12. Very slow and dim today, but every time there was a PDM I thought ‘should have got that sooner’. e.g. CLOWN wasn’t difficult. Had I solved it at first glance, I wd have biffed CAMARADERIE. And that wd have been a good start. As it was, I dotted rather glumly about the grid solving randoms. Thought Sheffield was Wanderers then I remembered WEDNESDAY and got the ASH. Lucky that the Irish leader was generously clued as spelling v tricky.
    Liked MAKESHIFT, SHIATSU (knew that, at least), WINDSWEPT, TURNSTILE.
    LOI RAPIER as I was trying to use Epee. POI ROUTINE, groan, well hidden.
    Thanks vm, John.

  13. An interesting end to the week that shattered my illusion that I was good at spelling (yes, the rogue E in 1ac). Apart from that bit of hurried/lazy parsing, I was under 15 mins.
    I tried to add the T to BORSCH and had to settle for the 6 letters. DOUSE and DATES took some thinking out and I thought ROUTINE was a brilliant ‘hidden’. I liked BATHTUB and also ASH WEDNESDAY when the ASH finally clicked (d’oh). I was pleased to select MAKESHIFT instead of biffs that came to mind.
    Good puzzle and blog. Thanks to both. John M.

  14. 14 minutes for me delayed by having MINISKIRT in my head for 2d. My last two were STOCK UP and MAKESHIFT.
    Carter was a neat misdirection; it worked on me.
    And I corrected my spelling in CAMARADERIE having followed Cedric at first.
    A good puzzle.

  15. A small handful of seconds over my target of 15 minutes for this excellent puzzle from Wurm. Where help with spelling was needed (TAOISEACH, CAMARADERIE, BORSCH) it was provided by the wordplay. ROUTINE was a brilliant hidden, but my COD goes to DOUSE for its simplicity. Great blog from John, thanks to both.

  16. Did not find this one too difficult, though I did get a little stumped over spelling of BORSCH as my dictionary had it as BORSCHT, which didn’t fit. However, I was sure BORSCH was right, so in it went. Never heard of Hieronymus so struggled there for a bit.

    Had no idea of the Japanese massage, but as I did with a clue yesterday, I wrote a list of possible answers from the remaining letters of the anagram and chose the one that “looked right”.

    I was also confused with 15a. I wanted to put PRIEST, but held up by thinking of religious instruction being RE, which would have given me PREIST. But it just had to be Priest, so again in it went.


  17. I thought this was at the tricky end of the QC scale, so was pleased to find myself in the top 10 on the leaderboard.

    FOI CAMARADERIE (I’m a CAMRA member, first joining in the 1970’s)

    LOI ELEVENTH HOUR (or in this case fourth minute)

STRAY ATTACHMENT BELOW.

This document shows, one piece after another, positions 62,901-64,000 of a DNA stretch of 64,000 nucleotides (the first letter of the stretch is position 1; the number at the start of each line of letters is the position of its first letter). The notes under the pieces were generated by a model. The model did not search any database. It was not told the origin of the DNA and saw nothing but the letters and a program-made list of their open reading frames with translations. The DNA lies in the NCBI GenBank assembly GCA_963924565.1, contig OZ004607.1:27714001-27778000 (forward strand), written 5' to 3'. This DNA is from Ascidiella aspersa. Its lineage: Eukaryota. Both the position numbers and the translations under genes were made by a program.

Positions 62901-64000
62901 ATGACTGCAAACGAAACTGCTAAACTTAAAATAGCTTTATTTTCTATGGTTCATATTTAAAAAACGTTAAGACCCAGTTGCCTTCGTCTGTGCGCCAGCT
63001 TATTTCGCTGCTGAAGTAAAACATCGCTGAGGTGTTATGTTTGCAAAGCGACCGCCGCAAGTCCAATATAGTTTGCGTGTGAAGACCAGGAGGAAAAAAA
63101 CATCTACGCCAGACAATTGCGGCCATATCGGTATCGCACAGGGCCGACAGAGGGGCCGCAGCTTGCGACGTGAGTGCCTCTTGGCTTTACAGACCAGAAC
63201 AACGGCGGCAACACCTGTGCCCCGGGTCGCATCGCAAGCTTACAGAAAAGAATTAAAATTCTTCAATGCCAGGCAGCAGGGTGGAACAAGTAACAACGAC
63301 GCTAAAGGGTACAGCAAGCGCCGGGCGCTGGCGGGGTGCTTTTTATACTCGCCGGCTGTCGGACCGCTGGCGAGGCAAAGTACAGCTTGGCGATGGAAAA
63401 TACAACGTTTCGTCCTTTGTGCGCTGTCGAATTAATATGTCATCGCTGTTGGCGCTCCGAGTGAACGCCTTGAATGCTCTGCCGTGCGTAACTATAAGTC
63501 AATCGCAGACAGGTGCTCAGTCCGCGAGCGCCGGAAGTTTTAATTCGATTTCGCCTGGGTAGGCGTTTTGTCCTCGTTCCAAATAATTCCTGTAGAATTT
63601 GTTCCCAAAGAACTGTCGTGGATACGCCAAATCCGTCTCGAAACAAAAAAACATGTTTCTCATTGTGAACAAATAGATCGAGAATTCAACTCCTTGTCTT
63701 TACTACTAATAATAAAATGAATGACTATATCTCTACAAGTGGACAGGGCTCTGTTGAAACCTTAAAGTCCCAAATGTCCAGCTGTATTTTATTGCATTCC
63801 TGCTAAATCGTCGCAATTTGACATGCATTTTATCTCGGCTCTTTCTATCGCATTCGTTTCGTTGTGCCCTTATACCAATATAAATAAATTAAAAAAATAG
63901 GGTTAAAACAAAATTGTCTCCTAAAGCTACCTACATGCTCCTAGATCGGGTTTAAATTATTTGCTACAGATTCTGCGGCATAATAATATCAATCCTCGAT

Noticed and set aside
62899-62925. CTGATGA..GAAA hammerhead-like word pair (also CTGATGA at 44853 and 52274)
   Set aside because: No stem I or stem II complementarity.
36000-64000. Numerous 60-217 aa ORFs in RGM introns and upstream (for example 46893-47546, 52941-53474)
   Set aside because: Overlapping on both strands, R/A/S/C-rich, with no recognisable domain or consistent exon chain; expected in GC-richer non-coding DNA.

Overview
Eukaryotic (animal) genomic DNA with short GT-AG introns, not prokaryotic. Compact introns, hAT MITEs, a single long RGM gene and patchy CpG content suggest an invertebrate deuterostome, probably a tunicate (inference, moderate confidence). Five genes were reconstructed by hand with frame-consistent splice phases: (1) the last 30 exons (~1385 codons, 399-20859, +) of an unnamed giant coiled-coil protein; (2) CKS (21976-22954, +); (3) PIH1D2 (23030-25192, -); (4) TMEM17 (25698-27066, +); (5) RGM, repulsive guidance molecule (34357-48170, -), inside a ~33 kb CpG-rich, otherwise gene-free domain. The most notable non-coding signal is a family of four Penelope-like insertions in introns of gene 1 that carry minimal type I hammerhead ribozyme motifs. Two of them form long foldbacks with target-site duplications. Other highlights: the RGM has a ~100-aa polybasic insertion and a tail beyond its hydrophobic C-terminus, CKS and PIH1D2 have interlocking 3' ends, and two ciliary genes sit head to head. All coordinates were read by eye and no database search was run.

COD DOUSE (raised a smile)

    TIME 3:53

    My pride has, however, been severely punctured by abandoning the 15×15 with 7 clues unsolved. And that after a typo yesterday. I suppose it stops me outgrowing my boots….

  18. I thought this was an excellent crossword and a tough test. I just crept in under target at 9.50, and felt I needed to be on form to do so. Would never have got the spelling right for the Irish leader had it not been for the direction in the clueing.

  19. Very pleased to survive unscathed today. I normally follow an SCC escape (which I achieved yesterday) with a DNF or a 1-hour marathon. Wurm tried his best to bring me down to earth, as I had NHO DOUSE for snuff, or of SHIFT as a garment (although I did at least know that MAKESHIrT wasn’t a word for improvised). He also seriously challenged me with TAOISEACH and CAMARADERIE, where I kept not realising that I should split ‘a delta’. In the end, however, I crossed he line all correct in 29 minutes (fast for me).

    Mrs Random started shortly after me, finished before me (in 21 minutes) and carried on knitting a leaving present for a friend who is moving away from the area. She’s very industrious is Mrs R.

    Many thanks to Wurm and John.

  20. 4:31

    Right on the wavelength today – everything I tried seemed to work – even the spelling of TAOISEACH.

    Thanks John and Wurm

  21. After a good start in the NW, I slowed down dramatically (Turnstile!) before coming to a complete halt with Dud, Douse and Routine unsolved. Dud went in from the definition (what next, a safe blowing chef ?), but Douse and loi Routine needed a second (and third) sitting. I still don’t know how I missed the hidden, but I certainly went down every rabbit hole I could find. Physician, heal thyself comes to mind. . . Invariant